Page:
Given the way the week ended for the Labour Party perhaps we can begin this one with some good news.
The Unitary Plan for Auckland is being overridden, at least in part, and that is a move to be acknowledged.
It should have been done several years ago.
A fascinating aside, is watching Auckland Mayor Phil Goff swallow the rat, and pretend it's all good news.
Imagine National rolling up to a left-leaning council telling them that all the work they have done regarding the plan is now in the bin - and they'll be taking over thank you very much.
It would be open warfare. But here we have Phil Twyford doing just that, and poor old Goff is putting on his best 'nothing to see here' face.
The council's case probably wasn't helped, even if they were of a mind to fight, given the cock up over resource consents and all the people who now have to reapply given the council didn't do their job properly in the first place.
And that is the simple truth of councils, especially around land and housing. If there is one key thing that has held up the whole housing issue, it's the councils' attitude to land availability.
They hate making land available, and they have such a wall of red tape around it.
Ask any developer what it's like to deal with a council and then just stand back and soak up the expletives.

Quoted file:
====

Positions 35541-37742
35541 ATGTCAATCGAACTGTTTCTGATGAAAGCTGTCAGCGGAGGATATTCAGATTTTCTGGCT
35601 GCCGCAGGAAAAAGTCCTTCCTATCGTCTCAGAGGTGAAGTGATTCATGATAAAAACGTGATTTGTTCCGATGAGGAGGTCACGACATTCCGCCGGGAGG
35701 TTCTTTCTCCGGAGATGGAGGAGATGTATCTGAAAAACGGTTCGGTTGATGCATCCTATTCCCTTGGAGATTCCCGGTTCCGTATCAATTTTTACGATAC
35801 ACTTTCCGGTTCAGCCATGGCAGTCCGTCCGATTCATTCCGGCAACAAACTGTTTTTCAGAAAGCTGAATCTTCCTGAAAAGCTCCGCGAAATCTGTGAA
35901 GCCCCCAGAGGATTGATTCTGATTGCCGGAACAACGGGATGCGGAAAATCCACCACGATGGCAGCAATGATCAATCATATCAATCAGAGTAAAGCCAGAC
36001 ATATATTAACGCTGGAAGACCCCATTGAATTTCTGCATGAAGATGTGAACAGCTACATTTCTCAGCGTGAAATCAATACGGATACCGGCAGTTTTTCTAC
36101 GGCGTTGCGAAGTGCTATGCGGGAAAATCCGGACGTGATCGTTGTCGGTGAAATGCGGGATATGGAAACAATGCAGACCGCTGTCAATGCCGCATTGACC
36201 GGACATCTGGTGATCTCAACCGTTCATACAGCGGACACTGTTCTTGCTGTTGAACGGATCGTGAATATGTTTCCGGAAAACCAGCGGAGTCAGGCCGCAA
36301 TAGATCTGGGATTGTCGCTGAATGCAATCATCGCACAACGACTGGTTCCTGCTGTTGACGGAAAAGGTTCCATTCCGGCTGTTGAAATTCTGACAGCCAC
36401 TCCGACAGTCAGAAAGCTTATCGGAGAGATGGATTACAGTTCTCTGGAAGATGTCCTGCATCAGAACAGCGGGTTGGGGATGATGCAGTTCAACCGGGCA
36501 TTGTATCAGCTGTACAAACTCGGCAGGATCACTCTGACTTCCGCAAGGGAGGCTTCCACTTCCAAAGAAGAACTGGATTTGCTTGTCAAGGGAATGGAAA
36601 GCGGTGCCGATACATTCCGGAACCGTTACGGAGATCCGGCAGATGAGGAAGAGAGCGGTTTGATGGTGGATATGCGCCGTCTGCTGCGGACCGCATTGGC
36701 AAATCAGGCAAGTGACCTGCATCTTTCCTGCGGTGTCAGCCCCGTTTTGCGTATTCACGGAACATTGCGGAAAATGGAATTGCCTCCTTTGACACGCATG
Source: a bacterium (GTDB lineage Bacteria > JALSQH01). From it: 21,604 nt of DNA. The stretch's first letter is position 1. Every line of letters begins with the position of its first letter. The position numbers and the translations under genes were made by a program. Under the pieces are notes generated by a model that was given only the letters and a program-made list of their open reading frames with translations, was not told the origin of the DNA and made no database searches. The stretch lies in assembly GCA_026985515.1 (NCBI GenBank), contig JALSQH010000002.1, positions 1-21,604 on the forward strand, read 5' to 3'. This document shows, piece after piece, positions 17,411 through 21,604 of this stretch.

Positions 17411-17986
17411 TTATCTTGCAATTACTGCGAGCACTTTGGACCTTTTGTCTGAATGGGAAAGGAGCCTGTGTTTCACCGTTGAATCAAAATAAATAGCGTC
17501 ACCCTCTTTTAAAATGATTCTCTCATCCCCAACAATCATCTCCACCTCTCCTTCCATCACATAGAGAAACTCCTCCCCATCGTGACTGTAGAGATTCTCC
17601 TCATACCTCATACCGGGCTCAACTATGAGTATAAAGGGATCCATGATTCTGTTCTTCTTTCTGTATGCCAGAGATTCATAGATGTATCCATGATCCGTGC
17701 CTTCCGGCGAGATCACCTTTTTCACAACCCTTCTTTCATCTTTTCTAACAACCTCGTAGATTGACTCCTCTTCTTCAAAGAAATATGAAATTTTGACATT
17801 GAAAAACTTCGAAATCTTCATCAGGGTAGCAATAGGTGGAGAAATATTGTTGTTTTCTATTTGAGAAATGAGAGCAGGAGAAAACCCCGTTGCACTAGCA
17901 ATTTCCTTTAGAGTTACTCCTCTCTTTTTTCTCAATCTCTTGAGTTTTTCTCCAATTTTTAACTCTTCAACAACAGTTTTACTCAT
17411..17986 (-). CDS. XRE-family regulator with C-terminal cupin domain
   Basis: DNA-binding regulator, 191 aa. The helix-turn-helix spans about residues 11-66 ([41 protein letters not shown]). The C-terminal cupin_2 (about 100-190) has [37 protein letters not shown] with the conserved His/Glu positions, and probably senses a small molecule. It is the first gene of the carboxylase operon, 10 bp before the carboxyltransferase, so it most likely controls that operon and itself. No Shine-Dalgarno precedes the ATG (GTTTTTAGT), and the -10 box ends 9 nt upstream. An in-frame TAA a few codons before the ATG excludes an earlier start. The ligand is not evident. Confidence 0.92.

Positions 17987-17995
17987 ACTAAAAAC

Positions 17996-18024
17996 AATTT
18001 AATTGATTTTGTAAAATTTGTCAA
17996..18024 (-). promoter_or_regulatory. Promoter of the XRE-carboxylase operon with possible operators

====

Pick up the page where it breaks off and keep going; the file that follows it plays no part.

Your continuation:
Even in his defence Goff was busy banging on about how many more consents they've issued, and yet failing to recognise the target is 15,000.
He's only doing 12,000: that isn't good enough, that isn't what we need.
And unless you're doing 15,000 then Twyford is coming knocking and he'll do it himself, which is the way it should have been from the start anyway.
Once housing became such a nightmare for the government, it was the government who needed to own it.
The councils around the country couldn't care less if it was hurting central government, so Wellington was taking a pasting from voters over a problem they could only jawbone, given they refused to get councils out of the way.
National should have owned it, they threatened Auckland but they lacked the gonads to act.
Twyford to his credit clearly doesn't hold the same fear.
And in that is another twist, the reason he's so gung ho is his 100,000 house promise is a myth, but he's not going to die wondering so he's need every bit of land he can get his hands on.
The simple truth is councils are handbrakes to progress. They're good for libraries and rubbish collection, but on the big stuff this is just a small country of four and a half million and we have far too many layers.
Too many health boards, too many community boards, too many mayors, too many committees.
Twyford, on this part of the grand plan anyway at least, will never regret getting a council the hell out of the way.